Path of Least Regret
The “Principle of Least Regret" is an excellent path to make decisions, especially binary ones - given a choice between X and Y, and given all the facts and experience and self-knowledge currently at one's disposal, which option will you look back on in future with fewer/lesser regrets?
I bring this up because last week I came a across this principle in the policy statement of the Reserve Bank of New Zealand after they raised the official cash rate by 50 bps to 1.50%, a level not seen since June 2019. The RBNZ stated that “the Committee agreed that their policy ‘path of least regret’ is to increase the OCR by more now, rather than later, to head off rising inflation expectations and minimise any unnecessary volatility in output, interest rates, and the exchange rate in the future.”
The path of least regret is an important statement because it exemplifies the mindset of central banks and national governments in this high inflation environment. A consensus has formed, and the market recognizes it - governments wants lower inflation at almost any cost and their central banks will need to hike rates to achieve this. Thus, both parties want higher interest rates.
To emphasis my point, just look at what St. Louis Fed President James Bullard said on April 7th. He said the central bank is “behind the curve” on interest rates. He said that markets pricing in 3.5% rates by 2023 was “a bit slower” than he anticipated, and that “inflation is too high” and the Fed needs to act. Bullard said “US inflation is exceptionally high, and that doesn’t mean 2.1% or 2.2% or something. This means comparable to what we saw in the high inflation era in the 1970s and early 1980s. Even if you’re very generous to the Fed in interpreting what the inflation rate really is today … you’d have to raise the policy rate a lot,” Bullard lamented.
Don’t make the mistake in thinking that the Fed will not crash the stock market with high interest rates – the so-called Fed put. Think again people, with high government debt and budget deficit; coupled with talk that the US government has weaponized the US dollar with its sanctions on Russia that less and less countries would be willing to buy US debt; and the Fed buying less government bonds with its soon to be announced reverse QE; crashing the stock market will cause investors to run to the safety of US debt.
It's not just the stock market that could get recked, it could be the economy as well. Remember, the inflation that we are experiencing now is mostly due to supply chain disruptions – so supply side, not the demand side of the economic equation. Interest rate hikes will not solve supply side issues, they only act to tamp down on demand. Thus, demand destruction is the only way to stop inflation from getting worse.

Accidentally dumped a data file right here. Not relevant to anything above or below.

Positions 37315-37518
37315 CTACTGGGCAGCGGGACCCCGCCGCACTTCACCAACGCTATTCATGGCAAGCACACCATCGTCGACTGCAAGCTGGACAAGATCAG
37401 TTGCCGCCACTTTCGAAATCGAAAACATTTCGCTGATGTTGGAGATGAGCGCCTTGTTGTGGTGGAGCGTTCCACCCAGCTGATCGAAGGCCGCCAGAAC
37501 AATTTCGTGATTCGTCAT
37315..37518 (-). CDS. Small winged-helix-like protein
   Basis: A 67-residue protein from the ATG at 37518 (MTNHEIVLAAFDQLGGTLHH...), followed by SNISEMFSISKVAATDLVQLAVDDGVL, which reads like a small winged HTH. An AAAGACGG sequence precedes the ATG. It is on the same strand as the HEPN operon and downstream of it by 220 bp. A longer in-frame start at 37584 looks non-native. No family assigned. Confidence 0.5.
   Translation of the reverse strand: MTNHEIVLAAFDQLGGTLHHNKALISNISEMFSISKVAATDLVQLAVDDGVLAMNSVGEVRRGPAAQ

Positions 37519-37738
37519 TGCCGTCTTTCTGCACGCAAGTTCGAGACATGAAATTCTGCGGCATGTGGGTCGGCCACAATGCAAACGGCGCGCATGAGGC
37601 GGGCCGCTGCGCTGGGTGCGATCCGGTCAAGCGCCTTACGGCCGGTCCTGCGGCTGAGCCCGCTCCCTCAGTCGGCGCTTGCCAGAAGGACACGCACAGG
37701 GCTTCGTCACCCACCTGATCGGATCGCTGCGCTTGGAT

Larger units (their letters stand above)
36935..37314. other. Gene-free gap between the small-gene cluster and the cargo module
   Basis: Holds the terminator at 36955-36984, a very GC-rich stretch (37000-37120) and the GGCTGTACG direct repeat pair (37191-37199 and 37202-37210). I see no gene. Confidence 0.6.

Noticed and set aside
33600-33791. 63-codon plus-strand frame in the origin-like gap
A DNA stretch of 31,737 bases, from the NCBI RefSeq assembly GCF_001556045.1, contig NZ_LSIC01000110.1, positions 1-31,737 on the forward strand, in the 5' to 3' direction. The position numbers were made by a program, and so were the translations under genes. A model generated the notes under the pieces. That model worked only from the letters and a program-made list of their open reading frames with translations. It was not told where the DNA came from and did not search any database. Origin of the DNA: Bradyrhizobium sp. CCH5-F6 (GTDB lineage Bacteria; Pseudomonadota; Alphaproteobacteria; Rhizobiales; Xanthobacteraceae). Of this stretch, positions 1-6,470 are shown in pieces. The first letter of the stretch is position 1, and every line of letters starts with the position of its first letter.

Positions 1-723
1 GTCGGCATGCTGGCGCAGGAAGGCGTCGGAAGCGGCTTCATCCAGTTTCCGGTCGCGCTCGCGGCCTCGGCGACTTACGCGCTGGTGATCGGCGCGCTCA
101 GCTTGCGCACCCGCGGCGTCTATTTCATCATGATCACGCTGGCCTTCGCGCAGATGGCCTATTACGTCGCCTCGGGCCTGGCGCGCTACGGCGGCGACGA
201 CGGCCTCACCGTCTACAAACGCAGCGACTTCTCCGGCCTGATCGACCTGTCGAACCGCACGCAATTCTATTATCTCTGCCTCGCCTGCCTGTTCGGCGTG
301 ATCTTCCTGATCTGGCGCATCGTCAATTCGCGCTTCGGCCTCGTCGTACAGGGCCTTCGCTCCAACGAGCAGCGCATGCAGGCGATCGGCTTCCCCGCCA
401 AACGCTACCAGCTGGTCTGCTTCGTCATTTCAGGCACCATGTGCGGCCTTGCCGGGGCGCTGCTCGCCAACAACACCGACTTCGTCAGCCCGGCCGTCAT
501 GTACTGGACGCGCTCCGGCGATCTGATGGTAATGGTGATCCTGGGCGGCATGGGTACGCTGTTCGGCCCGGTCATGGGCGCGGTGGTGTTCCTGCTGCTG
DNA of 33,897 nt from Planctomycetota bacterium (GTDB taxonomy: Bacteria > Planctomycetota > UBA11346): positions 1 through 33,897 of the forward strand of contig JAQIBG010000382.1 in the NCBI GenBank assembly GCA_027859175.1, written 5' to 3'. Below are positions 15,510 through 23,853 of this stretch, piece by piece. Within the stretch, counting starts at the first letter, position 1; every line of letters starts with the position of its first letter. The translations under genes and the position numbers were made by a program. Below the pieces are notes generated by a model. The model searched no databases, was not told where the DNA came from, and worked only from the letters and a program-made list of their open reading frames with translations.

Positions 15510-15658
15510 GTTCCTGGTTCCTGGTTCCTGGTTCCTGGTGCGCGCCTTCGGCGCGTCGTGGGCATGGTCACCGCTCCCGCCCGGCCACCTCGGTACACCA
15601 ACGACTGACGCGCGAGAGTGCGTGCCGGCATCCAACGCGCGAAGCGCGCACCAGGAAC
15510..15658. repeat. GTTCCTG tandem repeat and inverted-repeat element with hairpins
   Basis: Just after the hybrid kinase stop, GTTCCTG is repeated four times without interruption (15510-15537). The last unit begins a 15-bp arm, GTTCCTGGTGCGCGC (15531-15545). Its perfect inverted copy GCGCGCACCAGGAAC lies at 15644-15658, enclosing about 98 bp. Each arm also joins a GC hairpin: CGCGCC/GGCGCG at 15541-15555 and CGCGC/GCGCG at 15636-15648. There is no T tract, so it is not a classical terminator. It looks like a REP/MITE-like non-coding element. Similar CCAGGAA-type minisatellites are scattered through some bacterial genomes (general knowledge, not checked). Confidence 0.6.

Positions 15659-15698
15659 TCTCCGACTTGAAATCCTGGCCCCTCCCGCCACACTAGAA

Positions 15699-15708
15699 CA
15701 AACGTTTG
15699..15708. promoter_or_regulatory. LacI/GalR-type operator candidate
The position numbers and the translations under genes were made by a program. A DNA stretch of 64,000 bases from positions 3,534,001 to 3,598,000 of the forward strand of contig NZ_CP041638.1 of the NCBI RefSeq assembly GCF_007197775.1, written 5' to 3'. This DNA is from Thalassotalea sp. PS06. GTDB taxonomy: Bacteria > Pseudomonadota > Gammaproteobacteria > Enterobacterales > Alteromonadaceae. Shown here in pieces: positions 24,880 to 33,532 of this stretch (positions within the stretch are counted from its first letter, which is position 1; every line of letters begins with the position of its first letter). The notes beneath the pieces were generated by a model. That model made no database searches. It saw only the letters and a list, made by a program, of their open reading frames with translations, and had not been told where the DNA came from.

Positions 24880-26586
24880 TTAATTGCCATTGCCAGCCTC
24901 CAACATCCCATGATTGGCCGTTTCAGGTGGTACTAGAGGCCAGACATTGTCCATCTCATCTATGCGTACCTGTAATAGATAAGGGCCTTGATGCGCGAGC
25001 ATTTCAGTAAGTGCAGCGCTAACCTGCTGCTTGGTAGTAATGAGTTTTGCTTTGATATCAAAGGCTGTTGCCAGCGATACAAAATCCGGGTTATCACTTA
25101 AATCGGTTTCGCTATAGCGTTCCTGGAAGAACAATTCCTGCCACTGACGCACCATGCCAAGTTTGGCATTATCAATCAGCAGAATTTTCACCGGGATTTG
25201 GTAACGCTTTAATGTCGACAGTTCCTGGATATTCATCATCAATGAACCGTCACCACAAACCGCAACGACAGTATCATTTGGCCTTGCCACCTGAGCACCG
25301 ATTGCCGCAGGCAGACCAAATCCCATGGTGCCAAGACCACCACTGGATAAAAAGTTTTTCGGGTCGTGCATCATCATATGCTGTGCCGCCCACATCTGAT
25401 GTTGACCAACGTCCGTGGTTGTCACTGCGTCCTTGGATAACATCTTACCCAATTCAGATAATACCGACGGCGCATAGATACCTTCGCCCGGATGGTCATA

With this in mind let us have a look at would central banks have been up to. Eight banks have hiked rates thus far in April and 11 did so in March.
The Bank of Canada was front and center last week when it delivered its second-rate hike of the year, this time it was a 50 bp hike bringing the bank rate to 1%. The BOC also announced that it will stop recycling maturing bonds and allow its balance sheet to shrink. Over the next 12-months about a quarter of the bonds bought on net basis during the pandemic (CAD 350 bln) will roll-off. The bank lifted its inflation forecasts, it now expects CPI to average 5.3% this year, up from the 4.2% forecast in January. Next year's forecast was lifted to 2.8% from 2.3%. The central bank lifted the neutral rate to 2.50% from 2.25% and suggests that is where it was headed. The market has recalibrated the BOC’s hawkish stance and now sees 50 bps moves at its next two meetings.
The European Central Bank also held its policy meeting last week. The ECB indicated that it would stop purchasing net new bonds in June, which will clear the path for its first rate hike in July.
Staying in European continent, the market has dialed back its expectations for the Bank of England. The BOE is expected to raise the bank rate by 25 bps for the next several meetings. This seams reasonable since they were the first G7 central bank to start its rate hiking cycle last year.
Meanwhile, on the Australian continent, the Reserve Bank of Australia is expected to begin an aggressive tightening campaign right after next month's national election. The market has priced in almost 190 bps of hikes by the end of the year. Meanwhile, across the Tasman Sea, the Reserve Bank of New Zealand has been the most aggressive central bank. As mentioned at the beginning of this note, the RBNZ hiked by 50 bps last week. The other 3 hikes were all 25 bps moves which started last October. The market has priced in another 170 bps before the end of the year. There is plenty of data in the week ahead, but it is important to remember that given the emphasis of this higher inflation shock, new data is unlikely to alter the central bank’s rate hike paths.
Senior FX Dealer,
Global Treasury Solutions
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